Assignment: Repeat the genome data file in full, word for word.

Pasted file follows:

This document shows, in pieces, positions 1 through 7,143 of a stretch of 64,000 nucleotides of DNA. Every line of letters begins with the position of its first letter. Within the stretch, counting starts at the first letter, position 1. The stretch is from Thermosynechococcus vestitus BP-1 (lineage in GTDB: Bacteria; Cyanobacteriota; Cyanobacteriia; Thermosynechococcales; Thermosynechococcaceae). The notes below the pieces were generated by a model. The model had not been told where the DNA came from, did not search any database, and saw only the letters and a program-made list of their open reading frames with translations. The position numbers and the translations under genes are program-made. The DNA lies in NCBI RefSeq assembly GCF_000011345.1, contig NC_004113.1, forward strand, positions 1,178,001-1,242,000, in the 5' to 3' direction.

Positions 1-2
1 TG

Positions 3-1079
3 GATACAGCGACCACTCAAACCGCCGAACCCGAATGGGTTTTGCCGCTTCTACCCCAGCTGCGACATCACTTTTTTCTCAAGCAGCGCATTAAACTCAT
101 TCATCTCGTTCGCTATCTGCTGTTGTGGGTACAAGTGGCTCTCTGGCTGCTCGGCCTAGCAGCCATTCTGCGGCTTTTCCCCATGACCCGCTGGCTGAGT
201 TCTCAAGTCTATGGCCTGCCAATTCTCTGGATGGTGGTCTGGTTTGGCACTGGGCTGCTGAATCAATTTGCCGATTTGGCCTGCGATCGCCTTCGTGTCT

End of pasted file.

This document shows, in pieces, positions 1 through 7,143 of a stretch of 64,000 nucleotides of DNA. Every line of letters begins with the position of its first letter. Within the stretch, counting starts at the first letter, position 1. The stretch is from Thermosynechococcus vestitus BP-1 (lineage in GTDB: Bacteria; Cyanobacteriota; Cyanobacteriia; Thermosynechococcales; Thermosynechococcaceae). The notes below the pieces were generated by a model. The model had not been told where the DNA came from, did not search any database, and saw only the letters and a program-made list of their open reading frames with translations. The position numbers and the translations under genes are program-made. The DNA lies in NCBI RefSeq assembly GCF_000011345.1, contig NC_004113.1, forward strand, positions 1,178,001-1,242,000, in the 5' to 3' direction.

Positions 1-2
1 TG

Positions 3-1079
3 GATACAGCGACCACTCAAACCGCCGAACCCGAATGGGTTTTGCCGCTTCTACCCCAGCTGCGACATCACTTTTTTCTCAAGCAGCGCATTAAACTCAT
101 TCATCTCGTTCGCTATCTGCTGTTGTGGGTACAAGTGGCTCTCTGGCTGCTCGGCCTAGCAGCCATTCTGCGGCTTTTCCCCATGACCCGCTGGCTGAGT
201 TCTCAAGTCTATGGCCTGCCAATTCTCTGGATGGTGGTCTGGTTTGGCACTGGGCTGCTGAATCAATTTGCCGATTTGGCCTGCGATCGCCTTCGTGTCT